Mahmoud Ahmadinejad was dealt an embarrassing blow on 15 December 2006 in Iran's twin votes for local councils and the Assembly of Experts. After only eighteen months in power, voters showed their disillusionment over the Iranian president's unfulfilled economic promises. Allies of the president have failed to win control of any local council; the results reveal the victory of pragmatic politicians, technocrats, moderate conservatives and reformists.
The former president (1989-97) Akbar Hashemi Rafsanjani - endorsed by reformists in a new alliance - secured a landslide win for a seat on the powerful eighty-six-member Assembly of Experts that oversees the work of supreme leader Ayatollah Ali Khamenei. Although Ahmadinejad's spiritual guide Ayatollah Mesbah-Yazdi was able to gain a place on the assembly, he is amongst a tiny minority; a close scrutiny of the results shows that 80% of the assembly members are longstanding allies of Rafsanjani.
Nasrin Alavi is the author of We Are Iran: The Persian Blogs (Portobello Books, 2005). She spent her formative years in Iran, attended university in Britain and worked in London, and then returned to her birthplace to work for an NGO for a number of years. Today she lives in Britain.
Also by Nasrin Alavi on openDemocracy:
"Mahmoud Ahmadinejad's fear" (November 2005)
"Iran: the elite against the people" (May 2006)
"Tehran's red card to human rights"
(23 June 2006)
"Iran: cracks in the façade"
(11 December 2006)
The Rafsanjani bloc's win is a strong indication of the electorate's displeasure with Ahmadinejad's oppressive policies at home and aggressive policies abroad. The pragmatic Rafsanjani, who has been openly at loggerheads with the president, told a pre-election gathering of clerics not to over-emphasise America's woes in the region; "Iran's nuclear file is still dangerous", he said, and "it cannot be solved with slogans".
Ahmadinejad has inflamed Iran's nuclear row with the west, leaving the country vulnerable to United Nations sanctions. The electorate's disapproval appears to be shared even by Iran's clerical elite. In Iran's Byzantine network of government agencies, the twelve-member Guardian Council oversees all elections. In the past has used its veto power to reject mostly progressive candidates, but this time round many of the Assembly of Experts candidates aligned with Ahmadinejad and Mesbah-Yazdi were also disbarred. In the final count they lacked both the candidate numbers and the public support to carve significant power within the assembly.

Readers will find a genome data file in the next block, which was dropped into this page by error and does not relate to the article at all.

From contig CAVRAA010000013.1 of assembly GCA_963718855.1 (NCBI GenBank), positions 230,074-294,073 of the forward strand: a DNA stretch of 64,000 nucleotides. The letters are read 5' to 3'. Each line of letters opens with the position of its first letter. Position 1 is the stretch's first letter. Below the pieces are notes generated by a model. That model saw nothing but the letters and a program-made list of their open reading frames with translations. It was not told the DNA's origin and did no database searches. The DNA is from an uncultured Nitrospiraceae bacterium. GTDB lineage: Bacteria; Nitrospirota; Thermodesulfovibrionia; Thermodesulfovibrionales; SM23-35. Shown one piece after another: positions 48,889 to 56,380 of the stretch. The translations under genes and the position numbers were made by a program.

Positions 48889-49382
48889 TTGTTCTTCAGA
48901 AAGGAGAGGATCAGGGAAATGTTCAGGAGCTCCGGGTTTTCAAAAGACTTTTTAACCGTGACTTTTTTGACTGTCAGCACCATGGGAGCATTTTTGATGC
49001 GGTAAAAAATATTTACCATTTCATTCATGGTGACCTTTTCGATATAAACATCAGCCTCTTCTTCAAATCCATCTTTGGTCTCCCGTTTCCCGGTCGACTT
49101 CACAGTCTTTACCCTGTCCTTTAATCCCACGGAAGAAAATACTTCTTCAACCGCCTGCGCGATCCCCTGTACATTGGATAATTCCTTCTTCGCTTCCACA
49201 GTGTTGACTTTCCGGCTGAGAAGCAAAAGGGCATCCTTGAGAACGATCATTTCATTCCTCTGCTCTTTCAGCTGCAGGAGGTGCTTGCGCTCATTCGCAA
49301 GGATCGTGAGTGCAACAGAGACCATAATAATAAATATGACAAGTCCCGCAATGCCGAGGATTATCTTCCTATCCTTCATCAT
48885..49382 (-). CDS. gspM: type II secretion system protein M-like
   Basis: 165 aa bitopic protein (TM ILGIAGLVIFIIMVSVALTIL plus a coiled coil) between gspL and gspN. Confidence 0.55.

Since his election in June 2005, President Ahmadinejad has evolved into a recognised symbol of Islamic defiance. He appears to have thrived in the oxygen of media publicity that his inflammatory statements and anti-Israel pronouncements have brought him; most recently, he has gone as far as hosting a Tehran conference casting doubt on the holocaust.
Yet inside Iran - the country with the largest Jewish community outside of Israel in the middle east - only the conference's organisers and the hateful crew that attended seemed to know about it; most Iranian citizens were oblivious to the gathering.
The former (Mohammad Khatami-era) vice-president and cleric Mohammad Ali Abtahi is among many others in Iran to have condemned the conference; he called it "irrelevant to the history of Iran or Islam or to the needs of the people", adding that such a conference "cruelly places the people of Iran - to be perceived by the world - as flanking Nazis and fascists".
The election results strongly signal that Iran's last desperate grab at revolutionary resurgence is finally fizzling out (see Fred Halliday, "Iran's revolutionary spasm", 1 July 2006).
The lesson is that the United States and her allies must move away from the "axis of evil" mindset. The US, by playing sparring-partner with radicals like Ahmadinejad, is only empowering them in the region. The US must catch up with the fluid realities of a country slowly but surely moving towards reform. Beating the same rhetorical drum merely demonstrates how little Washington understands what is going on in Iran and how distant it is from figuring out what to do next.